On 27th October the Place Alliance held the fourth of its Big Meets in London. The packed meeting was addressed by Brandon Lewis, Minister of State for Housing and Planning. I was one of a number of people asked to make a response, although of course the minister wasn’t able to stay to hear these responses. I therefore promised to post what I said…
It is good to have the opportunity to thank you today. When I won the Wolfson Prize last year I was in such trouble with many of my friends and colleagues. Then the minister released a statement saying that our essay was rubbish, and certainly wasn’t, nor would it ever be government policy and my reputation was rescued! I can however sympathise with your position, a number of the things that we suggested are politically impossible, not just for a conservative minister like yourself but, as I have found in my subsequent discussions, to politicians of all persuasions. This is the tragedy of current housing policy, there is a broad consensus that the current system isn’t working as it should and that something should be done but a unanimous view that it is all but impossible to change.
I have spent the last twelve months talking at conferences like this to a wide range of people and we have been looking particularly at the situation in Oxford and Sheffield. From these discussions I would suggest the following four impossible things that we need to find a way of doing:
- Large scale change: let us start with the easiest – a mechanism to allow us to act on a a large scale, as we did when we cleared our slums, built our new towns or indeed staged the Olympics. The current mechanism for doing this is a Mayoral Development Corporation as has just been designated at Old Oak Common. Manchester and Sheffield may go down this route once, once they have mayors but not everywhere will have a mayor. Whatever we call them we need a way to designate bodies that can act across borders, acquire land, assume planning powers, borrow money etc…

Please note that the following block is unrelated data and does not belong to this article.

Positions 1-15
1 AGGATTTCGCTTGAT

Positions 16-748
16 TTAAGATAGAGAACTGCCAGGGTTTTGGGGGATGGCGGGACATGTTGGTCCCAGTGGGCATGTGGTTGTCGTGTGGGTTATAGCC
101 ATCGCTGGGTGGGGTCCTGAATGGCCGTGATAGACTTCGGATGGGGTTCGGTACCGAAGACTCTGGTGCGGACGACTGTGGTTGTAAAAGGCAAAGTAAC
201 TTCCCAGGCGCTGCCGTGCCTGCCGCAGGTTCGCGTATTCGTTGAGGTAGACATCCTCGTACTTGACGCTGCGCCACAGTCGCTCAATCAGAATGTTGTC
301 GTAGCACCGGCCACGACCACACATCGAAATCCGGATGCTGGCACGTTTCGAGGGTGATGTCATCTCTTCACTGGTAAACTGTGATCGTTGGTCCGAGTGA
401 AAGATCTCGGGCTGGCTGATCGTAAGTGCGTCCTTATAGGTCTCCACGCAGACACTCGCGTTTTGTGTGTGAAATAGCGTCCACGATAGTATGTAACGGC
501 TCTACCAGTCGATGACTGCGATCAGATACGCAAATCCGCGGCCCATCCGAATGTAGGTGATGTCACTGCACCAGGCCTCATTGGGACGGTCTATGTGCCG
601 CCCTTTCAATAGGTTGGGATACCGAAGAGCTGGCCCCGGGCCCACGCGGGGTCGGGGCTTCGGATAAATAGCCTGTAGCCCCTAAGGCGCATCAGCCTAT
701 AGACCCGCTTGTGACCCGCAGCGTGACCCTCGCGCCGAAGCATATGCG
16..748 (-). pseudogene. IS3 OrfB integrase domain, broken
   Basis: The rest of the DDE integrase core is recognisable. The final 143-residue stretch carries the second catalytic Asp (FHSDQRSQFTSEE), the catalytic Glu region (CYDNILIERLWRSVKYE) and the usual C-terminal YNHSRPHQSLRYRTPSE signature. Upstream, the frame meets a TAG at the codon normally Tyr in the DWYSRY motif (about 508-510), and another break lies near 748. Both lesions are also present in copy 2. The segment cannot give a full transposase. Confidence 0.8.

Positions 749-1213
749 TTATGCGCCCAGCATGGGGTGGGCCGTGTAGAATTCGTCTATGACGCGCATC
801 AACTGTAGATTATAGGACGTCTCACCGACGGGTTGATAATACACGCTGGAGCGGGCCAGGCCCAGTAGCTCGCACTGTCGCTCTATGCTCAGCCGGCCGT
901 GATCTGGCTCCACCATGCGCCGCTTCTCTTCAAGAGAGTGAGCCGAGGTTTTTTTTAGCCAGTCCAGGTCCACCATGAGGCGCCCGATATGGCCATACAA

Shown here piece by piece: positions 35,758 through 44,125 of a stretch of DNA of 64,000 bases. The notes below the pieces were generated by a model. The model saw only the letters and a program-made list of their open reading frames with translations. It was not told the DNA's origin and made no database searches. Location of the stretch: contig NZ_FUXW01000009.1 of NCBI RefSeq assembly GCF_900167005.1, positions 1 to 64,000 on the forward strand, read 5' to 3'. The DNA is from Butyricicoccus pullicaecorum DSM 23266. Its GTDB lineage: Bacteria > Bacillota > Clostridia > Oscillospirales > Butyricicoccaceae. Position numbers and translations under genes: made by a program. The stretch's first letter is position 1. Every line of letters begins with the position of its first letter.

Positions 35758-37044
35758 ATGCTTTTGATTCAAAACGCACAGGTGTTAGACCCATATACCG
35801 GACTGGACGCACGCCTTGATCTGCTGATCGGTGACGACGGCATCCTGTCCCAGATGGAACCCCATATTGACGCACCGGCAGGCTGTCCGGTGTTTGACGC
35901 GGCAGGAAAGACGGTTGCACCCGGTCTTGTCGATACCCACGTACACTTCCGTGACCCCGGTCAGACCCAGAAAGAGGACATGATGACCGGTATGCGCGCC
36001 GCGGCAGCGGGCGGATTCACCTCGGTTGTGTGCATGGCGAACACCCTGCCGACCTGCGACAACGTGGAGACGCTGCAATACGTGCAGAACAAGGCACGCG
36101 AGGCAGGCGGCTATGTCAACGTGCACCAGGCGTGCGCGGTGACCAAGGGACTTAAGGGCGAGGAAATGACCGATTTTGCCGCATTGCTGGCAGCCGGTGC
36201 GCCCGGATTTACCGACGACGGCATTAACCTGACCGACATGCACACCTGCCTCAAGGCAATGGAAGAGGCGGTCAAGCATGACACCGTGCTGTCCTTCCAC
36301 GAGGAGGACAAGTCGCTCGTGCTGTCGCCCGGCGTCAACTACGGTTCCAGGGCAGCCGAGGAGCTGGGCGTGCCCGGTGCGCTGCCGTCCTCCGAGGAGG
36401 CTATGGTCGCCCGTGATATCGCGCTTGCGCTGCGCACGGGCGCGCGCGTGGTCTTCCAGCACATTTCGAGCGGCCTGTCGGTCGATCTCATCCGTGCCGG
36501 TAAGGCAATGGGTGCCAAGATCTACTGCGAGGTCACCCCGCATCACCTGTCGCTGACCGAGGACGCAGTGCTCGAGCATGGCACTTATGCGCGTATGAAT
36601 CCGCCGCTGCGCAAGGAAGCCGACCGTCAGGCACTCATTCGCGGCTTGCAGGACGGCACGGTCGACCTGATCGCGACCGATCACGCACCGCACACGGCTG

- Cross boundary planning: In many places administrative boundaries are now drawn along the back garden fence of the last house in the town. If we are to plan properly we need a mechanism to allow us to plan for housing growth across housing market areas which means across administrative boundaries. Virtually no one I have spoken to believes that the duty to cooperate is working and, while I realise we are not allowed to talk about regional planning, there are some things that can only be planned locally once a policy context has been set over a wider area, housing is one of them.
- Land value capture: The planning system in the UK is based on the nationalisation of development land rights. The value of land is therefore a national asset and the ‘unearned increment’ as Ebenezer Howard called it, is being redistributed to land owners every time land is allocated or planning consent granted. Because of this land in The UK is far more expensive than elsewhere in Europe and a disproportion amount of money, time and effort is spent unlocking its value rather than building good homes. This it seems to me is the main reason why the quality of housing in countries like Holland and Germany is so much greater than in the UK.
- The green belt: Finally the most difficult one of all! Green belts perform a very useful function in preventing sprawl (note the present tense). However in any successful place there will come a point when the demand/need for new homes exceeds the capacity to build within the settlement. At this point current policy means that either housebuilding grinds to a halt, as in Oxford, or land is allocated in surrounding districts beyond the green belt. In the latter case people are forced to commute back across the greenbelt, often with no alternative but to use their car. It would be much more sustainable to build in a planned, managed way within the green belt. We estimated that you could double the size of Oxford using just 7% of its green belt. I know it’s difficult but we need to create a plan-led way of doing this.
How does the saying go – the difficult we can do straight away, the impossible takes a little longer. Now that the government is in a reasonably secure position I would hope that now is the time to address some of these impossible tasks. I accept that the politics is difficult but I do think the case can be made, and that there is a cross-party acceptance of the need for change.